The World
Of Yesterday

Stefan Zweig
Anthea Bell, Translator

(Pushkin Press)
It was such a balmy world back then, back before they came along and started their wars.

From the end of the Napoleonic era until the assassination at Sarajevo, the world according to Zweig was blissful, innocent, glorious. He and his friends would argue poetry and music and art in the pre-WWI coffee houses of Vienna. They would skip classes to read Rilke, listen to Schubert, memorize Goethe, declaim Shakespeare, study the newest "feuilletons." Then came the General Mobilization of 1914 ... which many of them cheered.

During the hostilities, Zweig worked at the Austrian War Archives, and his journeys of research into Galicia and points east led him to travel on troop trains filled with the wounded and dying. It made him a life-long pacifist.

Afterwards, he wrote novels --- Amok, Because of Pity, Fantastic Night were some of the most famous --- and he tells us that his works "were translated into French, Bulgarian, Armenian, Portuguese, Spanish, Norwegian, Latvian, Finnish and Chinese." Through this period, until the end of his life, he longed for the lost Edwardian times ... where a Viennese coffee house was "the best cultural source for all novelty."

Then there are his friends. Rilke, Rodin, Yeats, Gorky, Toscanini, Anatole France, Paul Valéry, Romain Rolland, James Joyce, who, he writes, personally loaned him a copy of Portrait of the Artist as a Young Man..

And then there is Freud:

    The friendly hours I spent with Sigmund Freud in those last months before the catastrophe showed me ... how even in the darkest days a conversation with an intellectual man of the highest moral standards can bring immeasurable comfort and strength to the mind.

The art of Zweig is such that we don't blame him much at all for dropping their names ... only feel a piercing envy that he could know such characters, can call up the memories so easily: "I once met G. B. Shaw at Hellerau ... [H. G.] Wells had visited my house in Salzburg."

Then there was his close friend and collaborator Richard Strauss: "He sits down at his desk at nine in the morning and goes on composing exactly where he left off the day before, regularly writing the first sketch in pencil, the piano score in ink, and going on without a break until twelve or one o'clock." The composer, he reports, may then play Skat --- a card-game --- in the afternoon, and after dinner, go off to conduct at the Opera House in Salzburg. One of the reasons we can't stand Strauss' works --- spare us "Thus Spake Zarathustra" --- has to do with his metronome-like ability to pour out such heavy scores without passion: "He is never nervous in any way" reveals Zweig ... and it shows.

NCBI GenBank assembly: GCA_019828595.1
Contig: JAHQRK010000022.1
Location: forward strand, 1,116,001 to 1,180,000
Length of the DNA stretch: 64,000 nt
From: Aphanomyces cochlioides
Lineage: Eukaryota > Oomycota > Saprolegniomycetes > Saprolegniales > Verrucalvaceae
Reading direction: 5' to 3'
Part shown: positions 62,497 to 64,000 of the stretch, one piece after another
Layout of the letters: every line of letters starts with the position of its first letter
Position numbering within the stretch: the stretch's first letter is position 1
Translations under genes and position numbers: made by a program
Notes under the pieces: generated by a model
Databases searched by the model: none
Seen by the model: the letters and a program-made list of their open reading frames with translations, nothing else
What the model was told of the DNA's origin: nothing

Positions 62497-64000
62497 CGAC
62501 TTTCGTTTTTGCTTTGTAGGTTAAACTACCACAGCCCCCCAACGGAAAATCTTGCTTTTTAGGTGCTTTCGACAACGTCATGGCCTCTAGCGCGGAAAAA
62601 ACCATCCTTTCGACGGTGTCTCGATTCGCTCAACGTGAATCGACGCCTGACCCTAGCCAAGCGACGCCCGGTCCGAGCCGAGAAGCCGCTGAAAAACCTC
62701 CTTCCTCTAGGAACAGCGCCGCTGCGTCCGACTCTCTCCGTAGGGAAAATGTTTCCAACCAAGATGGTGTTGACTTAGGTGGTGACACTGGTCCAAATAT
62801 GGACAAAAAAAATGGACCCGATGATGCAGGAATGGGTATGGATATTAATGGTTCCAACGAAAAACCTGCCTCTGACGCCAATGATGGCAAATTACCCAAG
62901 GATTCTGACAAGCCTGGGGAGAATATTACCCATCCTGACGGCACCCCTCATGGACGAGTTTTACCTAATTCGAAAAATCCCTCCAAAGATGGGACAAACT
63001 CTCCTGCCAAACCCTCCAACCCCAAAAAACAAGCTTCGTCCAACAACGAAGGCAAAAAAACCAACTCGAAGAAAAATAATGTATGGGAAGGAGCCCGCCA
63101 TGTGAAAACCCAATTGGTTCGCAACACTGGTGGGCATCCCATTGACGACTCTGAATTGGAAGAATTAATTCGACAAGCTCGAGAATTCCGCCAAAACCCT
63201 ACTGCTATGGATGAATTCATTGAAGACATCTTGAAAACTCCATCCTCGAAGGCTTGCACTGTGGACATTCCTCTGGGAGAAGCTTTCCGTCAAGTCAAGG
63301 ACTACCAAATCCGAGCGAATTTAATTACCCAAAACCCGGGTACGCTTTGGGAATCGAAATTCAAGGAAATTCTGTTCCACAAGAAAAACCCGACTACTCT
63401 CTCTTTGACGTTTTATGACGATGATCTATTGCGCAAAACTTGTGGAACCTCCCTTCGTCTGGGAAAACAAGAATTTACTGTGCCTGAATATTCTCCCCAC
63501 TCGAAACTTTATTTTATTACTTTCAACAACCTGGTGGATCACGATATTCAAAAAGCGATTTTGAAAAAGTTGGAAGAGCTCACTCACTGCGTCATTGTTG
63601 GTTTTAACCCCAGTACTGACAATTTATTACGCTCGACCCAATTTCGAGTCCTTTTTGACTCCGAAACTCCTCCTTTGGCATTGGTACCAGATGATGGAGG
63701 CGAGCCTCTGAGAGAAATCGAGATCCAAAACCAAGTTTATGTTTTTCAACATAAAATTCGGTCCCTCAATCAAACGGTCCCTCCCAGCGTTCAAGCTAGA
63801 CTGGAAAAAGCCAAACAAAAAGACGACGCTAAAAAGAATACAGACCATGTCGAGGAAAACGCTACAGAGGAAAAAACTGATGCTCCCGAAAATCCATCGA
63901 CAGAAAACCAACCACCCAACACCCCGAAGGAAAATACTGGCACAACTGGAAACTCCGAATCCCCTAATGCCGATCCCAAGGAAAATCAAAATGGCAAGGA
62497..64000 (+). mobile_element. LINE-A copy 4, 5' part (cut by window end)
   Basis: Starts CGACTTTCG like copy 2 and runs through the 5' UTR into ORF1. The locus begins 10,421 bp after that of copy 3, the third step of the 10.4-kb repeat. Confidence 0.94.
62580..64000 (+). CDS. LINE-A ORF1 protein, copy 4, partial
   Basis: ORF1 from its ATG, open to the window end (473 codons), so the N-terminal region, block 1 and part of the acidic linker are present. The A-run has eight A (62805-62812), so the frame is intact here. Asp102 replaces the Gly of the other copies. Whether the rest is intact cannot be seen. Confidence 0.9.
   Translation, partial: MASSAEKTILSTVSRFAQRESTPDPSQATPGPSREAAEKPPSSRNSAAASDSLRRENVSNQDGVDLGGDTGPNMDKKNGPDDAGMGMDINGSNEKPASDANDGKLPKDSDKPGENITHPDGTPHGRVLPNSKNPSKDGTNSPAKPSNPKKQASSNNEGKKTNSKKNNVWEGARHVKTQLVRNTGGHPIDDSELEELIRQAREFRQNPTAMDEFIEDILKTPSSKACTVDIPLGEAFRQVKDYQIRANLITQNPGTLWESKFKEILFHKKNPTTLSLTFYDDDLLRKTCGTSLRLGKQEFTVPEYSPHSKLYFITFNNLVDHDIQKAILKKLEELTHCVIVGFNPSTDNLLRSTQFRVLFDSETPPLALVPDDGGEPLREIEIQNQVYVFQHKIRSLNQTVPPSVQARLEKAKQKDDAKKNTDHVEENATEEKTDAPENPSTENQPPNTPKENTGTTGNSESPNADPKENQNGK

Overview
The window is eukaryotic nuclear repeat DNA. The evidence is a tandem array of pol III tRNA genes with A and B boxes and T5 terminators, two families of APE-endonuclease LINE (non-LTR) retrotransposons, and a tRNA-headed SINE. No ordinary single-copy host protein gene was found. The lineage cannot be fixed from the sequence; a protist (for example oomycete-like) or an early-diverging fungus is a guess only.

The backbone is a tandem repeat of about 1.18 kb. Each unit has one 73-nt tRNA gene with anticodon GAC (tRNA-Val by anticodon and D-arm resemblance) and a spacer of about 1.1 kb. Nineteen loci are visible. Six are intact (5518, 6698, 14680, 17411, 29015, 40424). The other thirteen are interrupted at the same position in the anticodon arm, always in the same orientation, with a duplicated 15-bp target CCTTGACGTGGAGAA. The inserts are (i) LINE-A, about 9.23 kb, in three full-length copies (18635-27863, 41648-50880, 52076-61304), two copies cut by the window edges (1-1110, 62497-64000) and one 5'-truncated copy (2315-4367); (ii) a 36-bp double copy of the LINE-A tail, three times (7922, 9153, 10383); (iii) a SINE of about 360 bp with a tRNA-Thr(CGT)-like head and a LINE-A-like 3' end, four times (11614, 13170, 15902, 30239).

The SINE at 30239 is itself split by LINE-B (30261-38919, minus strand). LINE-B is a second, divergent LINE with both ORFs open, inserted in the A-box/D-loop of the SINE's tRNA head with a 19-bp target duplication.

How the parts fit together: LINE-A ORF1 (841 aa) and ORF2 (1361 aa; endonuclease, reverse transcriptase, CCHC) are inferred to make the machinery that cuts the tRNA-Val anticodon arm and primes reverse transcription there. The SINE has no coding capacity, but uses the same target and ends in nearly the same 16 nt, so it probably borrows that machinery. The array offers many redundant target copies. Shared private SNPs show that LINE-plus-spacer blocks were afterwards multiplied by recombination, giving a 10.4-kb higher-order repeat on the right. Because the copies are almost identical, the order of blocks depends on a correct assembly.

§     §     §

The high points of The World of Yesterday come through the author's proximity to the three major historical events that pushed us all into WWII: the hyper-inflation that enveloped Austria in 1922 --- and shortly after, Germany; the Great Depression (that came about with the failure of an Austrian bank); and the rise of the Nazis. Zweig went into voluntary exile in England, was there deemed an enemy alien in 1940 after the declaration of war, and went off into a second exile in Brazil. There he finished this manuscript and, with his second wife, committed suicide in 1942.

We get the feeling that he was a gifted albeit prolix writer (one might think of him as an Austrian John Steinbeck), but it is the subtle stylistic touches, not the famous names, that make The World of Yesterday so memorable. On superinflation: "No one knew what anything cost ... Even a goldfish or an old telescope represented 'real value,' and everyone wanted real value rather than paper." Rents were frozen by the government, so "everyone lived more or less rent-free for five to ten years --- since landlords were not allowed to give their tenants notice." Conclusion: "Money had let us down."

Then there was the raid on his home after the ultra-nationalists took over the Austrian government. Because he was Jewish, four "detectives" arrived to search his house. After they left, "I sensed the present gravity of the state of affairs in Austria, and saw what enormous pressure Germany was putting on us."

    I did not like my house any more after that official visit, and a certain presentiment told me that such episodes were only the tentative prelude to much farther-reaching measures.

He packed his "most important papers ... determined to live only abroad from now on." He did so, and he and his wife succumbed (it is said) to a general despair at the fate of the world in Petròpolis, Brazil.

--- C. A. Amantea
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